Bobby Hutcherson lives in Montara. Cool.

By on Sat, January 31, 2009

Nadja von Massow

Bobby Hutcherson lives in Montara. He’s performing at Yoshi’s this weekend.

While many jazz cats choose to stay close to the genre’s capital, New York City, this 68-year-old legendary vibraphonist prefers his rural one-acre lot in Montara, the anti-New York — a quiet town of about 3,000 residents located on the coast of San Mateo County, roughly equidistant from Half Moon Bay and Pacifica.

He bought his home in 1972 for $39,000, using money earned from the hit
single "Ummh," and he has never found reason to leave. Indeed, Montara has become a fortress of solitude for this super jazz man and his wife, Rosemary, one that offers a refreshing country counterpart to the busy lifestyle that comes from being a professional touring musician.

"Most musicians, at least most jazz musicians, won’t be found splitting wood in the backyard," Hutcherson jokes. "People ask me, ‘Do you go to a lot of jam sessions?’ I say, ‘No.’ They ask, ‘Well, what do you do?’ I say, ‘Well, Rosemary and I do a lot of gardening.’" ...

Hutcherson returned to California in the late ‘60s, settling first in San Francisco’s wild Haight-Ashbury neighborhood. During that time, he recorded one of his best-loved albums, 1970’s "San Francisco," which produced the hit single "Ummh" and provided him with the capital to buy his current home.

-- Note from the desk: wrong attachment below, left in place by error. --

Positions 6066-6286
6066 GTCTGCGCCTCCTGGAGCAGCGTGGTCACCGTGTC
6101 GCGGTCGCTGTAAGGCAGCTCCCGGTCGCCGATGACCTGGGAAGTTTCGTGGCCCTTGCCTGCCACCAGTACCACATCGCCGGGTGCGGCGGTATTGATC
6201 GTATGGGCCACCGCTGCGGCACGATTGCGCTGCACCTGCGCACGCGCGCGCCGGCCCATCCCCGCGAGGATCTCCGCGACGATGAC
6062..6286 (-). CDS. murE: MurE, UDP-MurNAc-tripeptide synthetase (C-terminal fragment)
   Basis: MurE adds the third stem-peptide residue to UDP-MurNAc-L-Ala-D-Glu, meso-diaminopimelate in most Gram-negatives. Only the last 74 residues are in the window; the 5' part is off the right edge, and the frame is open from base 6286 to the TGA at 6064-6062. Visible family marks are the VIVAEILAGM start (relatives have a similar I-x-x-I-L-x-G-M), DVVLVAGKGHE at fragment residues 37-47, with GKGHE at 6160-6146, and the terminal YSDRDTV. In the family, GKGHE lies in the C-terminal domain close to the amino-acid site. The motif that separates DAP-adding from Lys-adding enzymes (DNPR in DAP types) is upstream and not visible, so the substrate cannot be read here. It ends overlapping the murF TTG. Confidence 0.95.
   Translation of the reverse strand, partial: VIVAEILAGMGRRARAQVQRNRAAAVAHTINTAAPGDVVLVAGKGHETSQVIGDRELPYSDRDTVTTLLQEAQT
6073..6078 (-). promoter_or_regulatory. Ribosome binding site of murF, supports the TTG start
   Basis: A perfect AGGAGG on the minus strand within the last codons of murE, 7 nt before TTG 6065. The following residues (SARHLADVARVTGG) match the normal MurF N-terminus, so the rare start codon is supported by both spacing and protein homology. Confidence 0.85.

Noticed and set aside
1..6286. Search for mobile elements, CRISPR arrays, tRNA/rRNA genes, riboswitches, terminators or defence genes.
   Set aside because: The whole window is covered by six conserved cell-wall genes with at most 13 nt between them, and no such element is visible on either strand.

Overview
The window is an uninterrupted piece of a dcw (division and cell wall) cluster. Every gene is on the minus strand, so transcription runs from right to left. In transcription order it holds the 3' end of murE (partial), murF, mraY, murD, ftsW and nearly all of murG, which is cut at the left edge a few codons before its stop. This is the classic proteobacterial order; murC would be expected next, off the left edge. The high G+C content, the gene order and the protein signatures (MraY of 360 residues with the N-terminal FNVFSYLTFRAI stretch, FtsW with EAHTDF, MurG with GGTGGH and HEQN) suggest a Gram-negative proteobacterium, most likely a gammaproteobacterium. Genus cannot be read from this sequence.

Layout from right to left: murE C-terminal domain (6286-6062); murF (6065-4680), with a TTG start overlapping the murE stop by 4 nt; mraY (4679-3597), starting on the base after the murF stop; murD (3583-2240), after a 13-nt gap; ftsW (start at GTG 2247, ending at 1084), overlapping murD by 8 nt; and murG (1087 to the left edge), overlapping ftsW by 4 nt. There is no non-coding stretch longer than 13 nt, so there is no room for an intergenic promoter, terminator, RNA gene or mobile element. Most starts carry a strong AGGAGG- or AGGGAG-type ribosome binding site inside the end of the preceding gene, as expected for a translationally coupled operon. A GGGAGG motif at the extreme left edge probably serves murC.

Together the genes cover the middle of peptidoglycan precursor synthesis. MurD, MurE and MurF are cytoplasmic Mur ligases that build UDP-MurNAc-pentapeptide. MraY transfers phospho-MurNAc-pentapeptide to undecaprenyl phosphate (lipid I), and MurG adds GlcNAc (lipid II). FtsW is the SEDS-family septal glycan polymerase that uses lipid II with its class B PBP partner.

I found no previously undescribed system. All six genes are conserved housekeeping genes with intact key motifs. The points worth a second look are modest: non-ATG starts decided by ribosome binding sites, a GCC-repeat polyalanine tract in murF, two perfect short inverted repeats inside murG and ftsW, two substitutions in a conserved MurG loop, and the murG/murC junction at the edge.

In Montara, Bobby and Rosemary raised three sons — Teddy, Barry and Jasiri, all of whom still live nearby. Hutcherson continued to work on what’s become one of the most satisfying catalogs in jazz. Many album titles were clearly inspired by his life on the San Mateo County coast — 1978’s "Highway One," 1999’s "Skyline" (a possible reference to Route 35, generally known as "Skyline Boulevard") and, most certainly, 1975’s "Montara."

I’ve owned a couple of Bobby Hutcherson albums since I first started to listen to jazz in the eighties. But I first met him at a Board of Supervisors meeting where he was speaking on proposed revisions to the Midcoast’s Local Coastal Program.